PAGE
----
Another woman who gives me strength is Clarissa Pinkola Estes. She wrote Women Who Run with the Wolves in 1992. She examined fairytales with a Jungian eye and helps to explain symbols in the world. She talks about "Descansos" which are crosses by the roadway. These crosses are symbols that mark someone's death. She says, "right there, right on that spot, someone's journey in life halted unexpectedly. There has been a car accident...or a fight took place there. Something happened there that altered that person's life and the lives of other persons forever." But the symbol can also signify where there were little deaths in our lives. Roads not taken, betrayals, ambushes or paths that were cut off. I have use this exercise with nursing students. Grab a piece of paper and draw a time-line of your life. When did someone important to you die? Where did the journey you thought you were going to take get sidetracked? Look at your life and the small deaths, las muertes chiquitas, and the big deaths, las muertes grandotas, and mark it with a cross. Estes says we must remember and forget them at the same time. We must bless them and release them. It is a conscious practice "...that takes pity on and gives honor to the orphaned dead of your psyche, laying them to rest at last." Every few years I stop and practice Descansos. I remember the big and little deaths, bless them and release. You will be surprised at how freeing it can be to remember and let go. The book is amazing and Clarissa is another rebel who is a little bit calm but oh so wild.

Kate Bowler is an author, podcast host and professor of Divinity at Duke University. But what makes her amazing and someone you should listen to and read is her take on medicine and being a patient. Several years ago she was diagnosed with Stage 4 Colon Cancer. She honestly talks about how she had to face death while being a mom to her young son and a wife to her husband. She has interviewed some of the leading thinkers of our time and shares her take on illness in a world that wants her to pretend that "everything happens for a reason". That, ironically is the title of her podcast and book except the words, "for a reason" is crossed out. As a nurse her words and interviews have been invaluable to me when I wonder what I should say to someone who has been diagnosed with a terminal illness. She has prayers and guides for anyone who has been diagnosed with a terrible diagnosis or for those caring for them. My favorite quote of hers is, "Life is a terminal disease and there is no cure for being human."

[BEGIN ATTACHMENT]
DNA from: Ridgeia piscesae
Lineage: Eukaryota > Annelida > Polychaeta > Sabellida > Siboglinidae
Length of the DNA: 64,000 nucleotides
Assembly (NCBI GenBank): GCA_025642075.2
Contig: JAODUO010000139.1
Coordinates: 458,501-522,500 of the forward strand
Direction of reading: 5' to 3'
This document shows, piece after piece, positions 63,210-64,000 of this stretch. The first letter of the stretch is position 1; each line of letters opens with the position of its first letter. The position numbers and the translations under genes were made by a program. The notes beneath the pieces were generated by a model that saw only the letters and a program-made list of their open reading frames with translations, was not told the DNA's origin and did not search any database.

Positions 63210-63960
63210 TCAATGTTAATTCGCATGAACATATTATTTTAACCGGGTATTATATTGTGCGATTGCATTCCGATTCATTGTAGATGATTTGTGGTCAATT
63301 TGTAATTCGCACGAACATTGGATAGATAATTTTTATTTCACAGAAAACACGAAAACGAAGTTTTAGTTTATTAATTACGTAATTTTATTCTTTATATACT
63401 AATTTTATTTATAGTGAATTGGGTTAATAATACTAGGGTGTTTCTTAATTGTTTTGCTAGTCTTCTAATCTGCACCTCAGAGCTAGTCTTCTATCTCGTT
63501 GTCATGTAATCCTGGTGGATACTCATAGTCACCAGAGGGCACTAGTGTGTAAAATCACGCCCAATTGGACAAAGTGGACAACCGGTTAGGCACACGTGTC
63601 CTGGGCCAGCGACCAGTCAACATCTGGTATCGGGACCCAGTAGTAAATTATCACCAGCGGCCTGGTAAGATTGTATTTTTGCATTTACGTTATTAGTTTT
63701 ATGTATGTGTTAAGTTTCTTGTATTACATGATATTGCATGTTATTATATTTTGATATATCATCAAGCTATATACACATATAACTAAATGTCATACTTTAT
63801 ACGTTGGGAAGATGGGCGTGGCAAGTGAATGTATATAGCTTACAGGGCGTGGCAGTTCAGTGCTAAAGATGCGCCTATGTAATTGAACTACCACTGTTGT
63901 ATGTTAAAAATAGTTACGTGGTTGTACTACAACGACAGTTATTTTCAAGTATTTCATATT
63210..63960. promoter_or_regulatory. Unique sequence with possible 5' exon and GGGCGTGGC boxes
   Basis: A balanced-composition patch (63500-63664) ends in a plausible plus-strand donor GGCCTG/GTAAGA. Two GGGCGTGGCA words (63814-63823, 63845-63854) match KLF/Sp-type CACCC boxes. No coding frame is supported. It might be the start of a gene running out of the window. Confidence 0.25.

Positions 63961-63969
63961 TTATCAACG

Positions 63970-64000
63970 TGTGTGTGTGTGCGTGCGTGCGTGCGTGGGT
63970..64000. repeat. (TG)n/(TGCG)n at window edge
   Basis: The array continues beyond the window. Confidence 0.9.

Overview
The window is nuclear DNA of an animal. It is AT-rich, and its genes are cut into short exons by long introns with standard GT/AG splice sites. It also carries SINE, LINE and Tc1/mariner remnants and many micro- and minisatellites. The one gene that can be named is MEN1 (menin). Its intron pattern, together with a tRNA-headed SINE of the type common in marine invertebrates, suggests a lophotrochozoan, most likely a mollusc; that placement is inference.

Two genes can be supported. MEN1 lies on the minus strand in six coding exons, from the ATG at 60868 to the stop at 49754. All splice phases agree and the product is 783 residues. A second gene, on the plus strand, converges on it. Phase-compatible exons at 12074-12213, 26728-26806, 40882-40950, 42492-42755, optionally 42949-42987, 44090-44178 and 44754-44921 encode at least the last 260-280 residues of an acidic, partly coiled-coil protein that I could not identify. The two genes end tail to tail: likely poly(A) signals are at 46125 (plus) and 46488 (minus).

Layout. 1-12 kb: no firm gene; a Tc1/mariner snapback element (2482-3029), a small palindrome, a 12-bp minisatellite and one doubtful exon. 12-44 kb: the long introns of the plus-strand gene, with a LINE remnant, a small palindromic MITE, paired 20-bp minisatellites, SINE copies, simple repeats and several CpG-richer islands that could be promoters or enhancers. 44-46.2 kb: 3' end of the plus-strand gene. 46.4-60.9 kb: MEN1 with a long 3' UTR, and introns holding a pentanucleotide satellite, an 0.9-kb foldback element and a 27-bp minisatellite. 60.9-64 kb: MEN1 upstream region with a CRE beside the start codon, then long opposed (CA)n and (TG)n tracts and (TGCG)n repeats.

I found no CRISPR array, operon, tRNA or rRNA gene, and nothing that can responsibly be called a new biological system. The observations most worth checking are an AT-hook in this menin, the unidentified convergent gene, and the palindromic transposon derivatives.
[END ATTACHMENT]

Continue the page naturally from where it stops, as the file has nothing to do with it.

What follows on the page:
Check out her podcasts, books and prayers at

Another amazing woman, author, social worker is Brene Brown. You can find her podcasts, books and so much more information at When I was a hospice nurse driving from place to place I always had either Kate Bowler playing or Brene Brown. The best part is the podcasts are free. I have learned so much about human nature, illness, trauma, etc. from these ladies. And I cannot recommend enough Brene's book Atlas of the Heart. She explores 87 emotions that are used to define what it means to be human. There is a companion series of the same name on HBO Max that is also phenomenal.

There are so many more amazing authors out there. Who helps you make it through the day? Who are you listening to or watching that brings you joy and makes you think? Share so we can all be good medicine for each other.